I don’t know exactly where Thor rates on the pecking order of Marvel characters, but judging from the press coverage, few if any of the cast had heard of the comic book version of the Norse thunder god before they started working on this film. I suspect that, ten years ago, if you had told even the most ardent Thor-head that a movie version would star two Oscar-winning actors and would be the work of a director known for his Shakespearean films, that person would have backed away slowly and warily.
Fortunately, the top-notch talent in front of and behind the camera elevates the material well past what it rated in terms of cultural penetration before the film was announced. Kenneth Branagh may be slumming but he is not doing it grudgingly, not just cashing a check. Continue reading
For moviegoers, the Marvel Comics universe has been hard to avoid these past few years. We’ve been treated to the excellent (Spider-Man 1 and 2), the pretty damn good (Iron Man), a nice try (The Incredible Hulk), and the god-awful (the Fantastic Four movies). Captain America: The First Avenger slides comfortably into Iron Man territory.
As comic book film-making goes, Captain America is everything it needs to be, with a likeable hero, the right tone, nice retro touches, and a straightforward story, briskly told. Continue reading
If I didn’t already know this was based on an existing graphic novel, I might have assumed that the title was a leftover “working” title, and no one could be bothered to come up with anything better when the film was completed. Despite the major-league production values and the marquee value of Indiana Jones and James Bond in the cast, this is a forgettable pot-boiler that does proper service to only one half of its title.
A nameless stranger (Daniel Craig) wakes up with no memory of who he is, a wound in his side, and a large and strangely unremovable metal bracelet on one wrist. He reaches the nearest town, where people recognize him as Jake Lonergan, notorious stagecoach robber. Awkward.
The crimes we are investigating aren't crimes, they are ideas.
Back in 2004, Martin Scorcese released The Aviator, a biopic about a larger-than-life, but enigmatic 20th century figure, starring Leonardo DiCaprio. Unfortunately, while that movie was handsomely produced and impeccably acted, it failed to get inside the head of Howard Hughes.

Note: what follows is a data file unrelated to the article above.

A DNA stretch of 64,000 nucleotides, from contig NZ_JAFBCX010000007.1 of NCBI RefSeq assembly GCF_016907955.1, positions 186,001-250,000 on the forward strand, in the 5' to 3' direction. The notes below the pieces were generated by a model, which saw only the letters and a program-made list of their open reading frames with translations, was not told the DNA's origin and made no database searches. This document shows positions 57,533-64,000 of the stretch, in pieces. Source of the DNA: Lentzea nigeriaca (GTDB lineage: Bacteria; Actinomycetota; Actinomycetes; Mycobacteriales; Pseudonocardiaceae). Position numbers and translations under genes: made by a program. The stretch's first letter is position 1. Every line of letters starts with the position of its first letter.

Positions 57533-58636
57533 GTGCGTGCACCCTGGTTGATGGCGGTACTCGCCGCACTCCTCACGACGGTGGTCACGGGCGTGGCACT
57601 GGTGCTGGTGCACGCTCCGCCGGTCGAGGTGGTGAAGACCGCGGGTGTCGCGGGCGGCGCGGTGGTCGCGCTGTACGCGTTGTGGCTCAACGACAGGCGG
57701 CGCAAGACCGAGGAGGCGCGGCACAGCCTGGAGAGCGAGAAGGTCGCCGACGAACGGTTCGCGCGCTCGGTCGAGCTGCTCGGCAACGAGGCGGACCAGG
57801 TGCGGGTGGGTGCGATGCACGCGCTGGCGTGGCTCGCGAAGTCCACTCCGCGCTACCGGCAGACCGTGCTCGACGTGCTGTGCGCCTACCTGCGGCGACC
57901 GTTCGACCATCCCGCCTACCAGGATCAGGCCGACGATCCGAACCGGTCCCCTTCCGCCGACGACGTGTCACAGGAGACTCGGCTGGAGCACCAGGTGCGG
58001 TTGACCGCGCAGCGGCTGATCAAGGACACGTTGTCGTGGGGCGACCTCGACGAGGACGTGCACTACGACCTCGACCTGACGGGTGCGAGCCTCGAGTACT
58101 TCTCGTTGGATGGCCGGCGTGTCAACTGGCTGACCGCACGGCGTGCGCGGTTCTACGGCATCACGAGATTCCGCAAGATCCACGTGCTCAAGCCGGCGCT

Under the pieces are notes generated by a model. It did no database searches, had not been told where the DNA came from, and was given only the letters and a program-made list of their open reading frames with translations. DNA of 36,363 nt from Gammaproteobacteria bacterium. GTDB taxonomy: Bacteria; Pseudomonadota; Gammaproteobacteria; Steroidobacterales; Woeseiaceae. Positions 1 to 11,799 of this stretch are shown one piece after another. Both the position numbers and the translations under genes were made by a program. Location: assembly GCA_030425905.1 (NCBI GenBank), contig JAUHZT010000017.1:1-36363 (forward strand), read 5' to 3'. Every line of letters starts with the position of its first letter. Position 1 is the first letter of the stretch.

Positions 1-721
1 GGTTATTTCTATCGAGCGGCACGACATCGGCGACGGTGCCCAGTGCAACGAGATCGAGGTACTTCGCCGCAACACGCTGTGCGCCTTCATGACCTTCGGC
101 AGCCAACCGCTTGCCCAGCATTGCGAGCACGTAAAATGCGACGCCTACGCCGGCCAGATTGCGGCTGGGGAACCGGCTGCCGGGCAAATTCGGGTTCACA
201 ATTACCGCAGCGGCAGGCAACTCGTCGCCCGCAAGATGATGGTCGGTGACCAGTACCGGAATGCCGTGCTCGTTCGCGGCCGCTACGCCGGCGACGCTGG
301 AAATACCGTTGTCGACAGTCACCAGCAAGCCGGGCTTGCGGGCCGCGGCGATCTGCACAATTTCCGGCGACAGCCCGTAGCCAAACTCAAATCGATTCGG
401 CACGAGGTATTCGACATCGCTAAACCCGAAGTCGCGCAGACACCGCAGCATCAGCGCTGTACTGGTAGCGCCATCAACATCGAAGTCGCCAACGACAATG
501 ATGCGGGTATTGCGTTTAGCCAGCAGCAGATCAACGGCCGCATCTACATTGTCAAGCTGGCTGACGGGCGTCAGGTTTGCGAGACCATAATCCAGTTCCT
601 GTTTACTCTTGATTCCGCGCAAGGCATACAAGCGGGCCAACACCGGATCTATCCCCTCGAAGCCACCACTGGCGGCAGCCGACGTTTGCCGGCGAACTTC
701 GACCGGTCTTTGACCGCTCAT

Seven years later, Clint Eastwood releases J. Edgar, a biopic about a larger-than-life, but enigmatic 20th century figure, starring Leonardo DiCaprio. Unfortunately, while that movie was handsomely produced and impeccably acted, it failed to get inside the head of J. Edgar Hoover.
Seriously, when major directors are shooting biographical movies about major figures and failing to come to grips with their subject, it appears that their first instinct is to call DiCaprio’s agent.
Blogging is not writing. It's just graffiti with punctuation.
If this were a better film, it could do for the sales of hand sanitizer what Sideways did for Pinot Noir.
This is not a bad film. It’s well-produced, well-acted by a first-rate cast, and diligently convincing in its scientific details. Unfortunately, it maintains an emotional distance between the audience and its characters, and this serves to keep the film from being truly engrossing.
I think someone learned the wrong lesson from the success of Iron Man. It’s either that or the movie studios need to implement drug testing before their pitch sessions.
“Hey, if Robert Downey, Jr. can be a comic book hero, what about that pudgy guy from the Judd Apatow movies?”
“Right… Here, fill this cup and give it to the nurse on your way out the door.”
It’s best not to think of The Green Hornet as a real comic book movie, but as a borderline “comedy” that somehow acquired the movie rights to the old radio show (presumably at gunpoint). That won’t actually make this movie “good,” per se, but it will at least keep expectations in line with reality and hold your disappointment to manageable levels.